5

My organization is emphasizing a line and branch coverage of 80%. I have absolutely no problem with the line coverage requirement, but the branch coverage has given me an issue.

Let's take the following case in point:

if(decisionA && decisionB)
{
  // path A - do some complex ninja code stuff
}
else
{
  // path B - tell user i can't do anything
}

Now, I've written 2 cases, the first one that covers path A and the second one covering path B. This should give me 100% line coverage. However, this gives me only 50% branch coverage since I've only covered (True && True) + (False && False) while ommitting (True && False) + (False && True).

From my perspective, the values of decisionA and decisionB are trivial, and hardly worth testing. However, the blanket requirement in my organization now means I would have to write 4 test cases instead of 2. Bring multiple if's and nested if's and this becomes complicated.

To me, it appears that it should be in the developer's decision whether he chooses to cover branch cases, so long as he deems that the important logic (in the case the ninja code stuff in part A) is getting covered.

What are your thoughts on this? What do you think would be an acceptable branch coverage rate? Is my angst about enforcing a high branch coverage rate justified or am I not emphasizing code quality enough? I know this is a bit of a subjective question, but surely there are good patterns already established regarding this.

4

First, terminology: what you're describing isn't branch coverage, that's "multiple condition coverage" or "compound condition coverage".

You definitely do not want to set a standard for multiple condition coverage; it's too much work for too little gain. For example, if your condition is a & b & c & d & e, where the five basic conditions are booleans, you have thirty-two tests to write, which is just not reasonable. It would be more reasonable to shoot for basic condition coverage: write one test with all five conditions false, then one test with each condition true, for a total of six.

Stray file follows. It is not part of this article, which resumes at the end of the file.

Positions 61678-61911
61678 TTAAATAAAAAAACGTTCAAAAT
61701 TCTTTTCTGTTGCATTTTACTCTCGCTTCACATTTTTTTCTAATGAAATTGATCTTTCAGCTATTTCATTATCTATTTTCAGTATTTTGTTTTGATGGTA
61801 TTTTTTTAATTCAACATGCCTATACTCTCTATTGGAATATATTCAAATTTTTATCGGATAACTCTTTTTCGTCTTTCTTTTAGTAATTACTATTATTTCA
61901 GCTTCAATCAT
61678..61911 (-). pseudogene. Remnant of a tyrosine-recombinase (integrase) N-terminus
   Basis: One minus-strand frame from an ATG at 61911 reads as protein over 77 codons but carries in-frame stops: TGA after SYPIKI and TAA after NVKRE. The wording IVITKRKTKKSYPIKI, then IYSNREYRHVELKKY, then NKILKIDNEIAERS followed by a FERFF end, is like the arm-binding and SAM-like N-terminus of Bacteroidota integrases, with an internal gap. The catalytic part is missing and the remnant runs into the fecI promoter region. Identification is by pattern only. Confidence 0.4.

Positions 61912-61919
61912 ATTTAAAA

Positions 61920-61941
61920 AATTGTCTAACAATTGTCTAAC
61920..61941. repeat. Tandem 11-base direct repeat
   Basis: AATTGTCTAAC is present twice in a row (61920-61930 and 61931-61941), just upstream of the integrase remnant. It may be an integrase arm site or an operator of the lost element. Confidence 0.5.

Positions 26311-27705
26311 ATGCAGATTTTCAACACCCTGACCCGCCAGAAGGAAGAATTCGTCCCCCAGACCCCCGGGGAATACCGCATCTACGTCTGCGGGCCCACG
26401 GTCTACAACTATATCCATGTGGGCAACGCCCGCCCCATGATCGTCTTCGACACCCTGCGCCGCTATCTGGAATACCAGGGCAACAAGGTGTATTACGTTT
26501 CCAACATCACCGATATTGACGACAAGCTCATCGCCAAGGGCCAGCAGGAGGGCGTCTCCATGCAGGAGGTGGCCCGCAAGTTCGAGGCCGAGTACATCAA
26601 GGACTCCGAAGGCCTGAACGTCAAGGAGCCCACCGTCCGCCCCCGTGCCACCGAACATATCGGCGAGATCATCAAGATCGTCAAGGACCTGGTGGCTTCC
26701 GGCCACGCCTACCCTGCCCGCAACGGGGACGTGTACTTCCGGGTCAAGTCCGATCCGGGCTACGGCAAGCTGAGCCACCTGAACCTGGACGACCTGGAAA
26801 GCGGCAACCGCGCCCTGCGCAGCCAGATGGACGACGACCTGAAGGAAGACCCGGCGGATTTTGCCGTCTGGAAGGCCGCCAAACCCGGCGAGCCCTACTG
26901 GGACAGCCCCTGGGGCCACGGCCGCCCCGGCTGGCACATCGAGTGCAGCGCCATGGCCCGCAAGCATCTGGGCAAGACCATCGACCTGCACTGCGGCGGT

Branch coverage means that tests exercise all paths through each branch, e.g. both the if and the else in your example. In your example line and branch coverage are both achieved by two tests; branch coverage is different if there is no else or there is more than one branch on a line. Branch coverage is a lot easier to achieve than multiple (or basic) condition coverage, some tools measure it, and it would be reasonable to set a standard for it instead of line coverage. Raedwald's point is good, although I address it by forbidding constructs that hide decisions in one-liners.

  • 2
    Actually, an expression like a & b & ... would only need a large number of tests to be covered if the code uses logical non-short-circuit operators instead of conditional operators (&&) which are short-circuited. In practice, programmers use the short-circuit ones, requiring a much smaller number of tests. For example, given a test with a == false, we don't need another test with b == false to fully cover an expression containing a && b. The true reason why condition coverage can't be used is simply that existing code coverage tools do not support it. – Rogério Jan 4 '17 at 17:45
4

Branch coverage is a more useful metric than line coverage, because code format changes can vary the value of the line coverage metric.

Consider these two code fragments, for the case that the condition is always true:

 If (condition) {
    good();
 } else {
    bad();
 }

and

 If (condition) {good();} else {bad();}

Both cases have a branch coverage of 50%. The second case has line coverage of 100%, the first case less.

Using line coverage as a metric can encourage developers to make useless changes to the format of their code, rather than improving quality by simplifying complex logic and improving quality assurance by adding more test cases.

  • I thought profilers would still treat that as multiple lines internally. Interesting. – arviman May 11 '16 at 17:34

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